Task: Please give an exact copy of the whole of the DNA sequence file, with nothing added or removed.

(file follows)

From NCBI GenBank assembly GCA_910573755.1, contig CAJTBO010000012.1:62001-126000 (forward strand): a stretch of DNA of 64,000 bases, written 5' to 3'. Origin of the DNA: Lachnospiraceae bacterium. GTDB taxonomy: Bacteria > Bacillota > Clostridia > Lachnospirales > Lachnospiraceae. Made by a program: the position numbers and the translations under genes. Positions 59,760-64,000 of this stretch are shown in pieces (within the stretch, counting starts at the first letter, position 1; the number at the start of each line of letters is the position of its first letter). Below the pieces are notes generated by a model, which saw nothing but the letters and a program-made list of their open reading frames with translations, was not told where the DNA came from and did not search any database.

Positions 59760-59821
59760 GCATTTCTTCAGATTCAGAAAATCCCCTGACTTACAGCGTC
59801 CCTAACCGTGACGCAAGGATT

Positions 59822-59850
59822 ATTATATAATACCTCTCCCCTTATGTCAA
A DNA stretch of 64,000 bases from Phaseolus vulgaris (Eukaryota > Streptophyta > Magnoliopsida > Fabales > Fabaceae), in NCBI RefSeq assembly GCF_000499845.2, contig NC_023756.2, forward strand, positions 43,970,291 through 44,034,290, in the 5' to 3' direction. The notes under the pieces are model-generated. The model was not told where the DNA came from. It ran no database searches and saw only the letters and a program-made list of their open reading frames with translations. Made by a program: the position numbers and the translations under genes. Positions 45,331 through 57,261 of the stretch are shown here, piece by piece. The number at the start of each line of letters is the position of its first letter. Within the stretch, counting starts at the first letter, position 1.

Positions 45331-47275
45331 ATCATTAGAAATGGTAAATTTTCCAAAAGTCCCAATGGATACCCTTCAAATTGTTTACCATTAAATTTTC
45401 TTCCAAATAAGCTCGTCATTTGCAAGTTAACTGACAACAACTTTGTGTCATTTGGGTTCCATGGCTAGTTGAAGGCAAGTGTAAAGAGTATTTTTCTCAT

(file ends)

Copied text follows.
From NCBI GenBank assembly GCA_910573755.1, contig CAJTBO010000012.1:62001-126000 (forward strand): a stretch of DNA of 64,000 bases, written 5' to 3'. Origin of the DNA: Lachnospiraceae bacterium. GTDB taxonomy: Bacteria > Bacillota > Clostridia > Lachnospirales > Lachnospiraceae. Made by a program: the position numbers and the translations under genes. Positions 59,760-64,000 of this stretch are shown in pieces (within the stretch, counting starts at the first letter, position 1; the number at the start of each line of letters is the position of its first letter). Below the pieces are notes generated by a model, which saw nothing but the letters and a program-made list of their open reading frames with translations, was not told where the DNA came from and did not search any database.

Positions 59760-59821
59760 GCATTTCTTCAGATTCAGAAAATCCCCTGACTTACAGCGTC
59801 CCTAACCGTGACGCAAGGATT

Positions 59822-59850
59822 ATTATATAATACCTCTCCCCTTATGTCAA
A DNA stretch of 64,000 bases from Phaseolus vulgaris (Eukaryota > Streptophyta > Magnoliopsida > Fabales > Fabaceae), in NCBI RefSeq assembly GCF_000499845.2, contig NC_023756.2, forward strand, positions 43,970,291 through 44,034,290, in the 5' to 3' direction. The notes under the pieces are model-generated. The model was not told where the DNA came from. It ran no database searches and saw only the letters and a program-made list of their open reading frames with translations. Made by a program: the position numbers and the translations under genes. Positions 45,331 through 57,261 of the stretch are shown here, piece by piece. The number at the start of each line of letters is the position of its first letter. Within the stretch, counting starts at the first letter, position 1.

Positions 45331-47275
45331 ATCATTAGAAATGGTAAATTTTCCAAAAGTCCCAATGGATACCCTTCAAATTGTTTACCATTAAATTTTC
45401 TTCCAAATAAGCTCGTCATTTGCAAGTTAACTGACAACAACTTTGTGTCATTTGGGTTCCATGGCTAGTTGAAGGCAAGTGTAAAGAGTATTTTTCTCAT